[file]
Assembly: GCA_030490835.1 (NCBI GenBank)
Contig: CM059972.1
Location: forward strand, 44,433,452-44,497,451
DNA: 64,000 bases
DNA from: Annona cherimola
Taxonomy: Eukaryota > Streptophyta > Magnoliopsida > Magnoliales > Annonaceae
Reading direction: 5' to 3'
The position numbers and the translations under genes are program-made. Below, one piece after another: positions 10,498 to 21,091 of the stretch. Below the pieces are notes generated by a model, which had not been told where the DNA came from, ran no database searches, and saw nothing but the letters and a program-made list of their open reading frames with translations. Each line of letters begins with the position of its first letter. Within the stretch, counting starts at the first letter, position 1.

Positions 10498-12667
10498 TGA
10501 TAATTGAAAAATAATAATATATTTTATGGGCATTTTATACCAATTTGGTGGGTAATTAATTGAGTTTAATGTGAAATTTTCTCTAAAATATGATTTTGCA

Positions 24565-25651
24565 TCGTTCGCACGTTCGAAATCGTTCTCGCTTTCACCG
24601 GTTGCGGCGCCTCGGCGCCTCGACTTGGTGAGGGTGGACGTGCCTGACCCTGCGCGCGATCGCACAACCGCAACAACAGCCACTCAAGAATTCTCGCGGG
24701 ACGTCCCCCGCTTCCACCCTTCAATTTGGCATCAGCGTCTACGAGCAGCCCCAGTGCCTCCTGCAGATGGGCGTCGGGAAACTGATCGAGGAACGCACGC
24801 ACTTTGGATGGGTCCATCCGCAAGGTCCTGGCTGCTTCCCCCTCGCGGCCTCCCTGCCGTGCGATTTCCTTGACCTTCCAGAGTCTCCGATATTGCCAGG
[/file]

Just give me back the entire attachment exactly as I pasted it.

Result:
Assembly: GCA_030490835.1 (NCBI GenBank)
Contig: CM059972.1
Location: forward strand, 44,433,452-44,497,451
DNA: 64,000 bases
DNA from: Annona cherimola
Taxonomy: Eukaryota > Streptophyta > Magnoliopsida > Magnoliales > Annonaceae
Reading direction: 5' to 3'
The position numbers and the translations under genes are program-made. Below, one piece after another: positions 10,498 to 21,091 of the stretch. Below the pieces are notes generated by a model, which had not been told where the DNA came from, ran no database searches, and saw nothing but the letters and a program-made list of their open reading frames with translations. Each line of letters begins with the position of its first letter. Within the stretch, counting starts at the first letter, position 1.

Positions 10498-12667
10498 TGA
10501 TAATTGAAAAATAATAATATATTTTATGGGCATTTTATACCAATTTGGTGGGTAATTAATTGAGTTTAATGTGAAATTTTCTCTAAAATATGATTTTGCA

Positions 24565-25651
24565 TCGTTCGCACGTTCGAAATCGTTCTCGCTTTCACCG
24601 GTTGCGGCGCCTCGGCGCCTCGACTTGGTGAGGGTGGACGTGCCTGACCCTGCGCGCGATCGCACAACCGCAACAACAGCCACTCAAGAATTCTCGCGGG
24701 ACGTCCCCCGCTTCCACCCTTCAATTTGGCATCAGCGTCTACGAGCAGCCCCAGTGCCTCCTGCAGATGGGCGTCGGGAAACTGATCGAGGAACGCACGC
24801 ACTTTGGATGGGTCCATCCGCAAGGTCCTGGCTGCTTCCCCCTCGCGGCCTCCCTGCCGTGCGATTTCCTTGACCTTCCAGAGTCTCCGATATTGCCAGG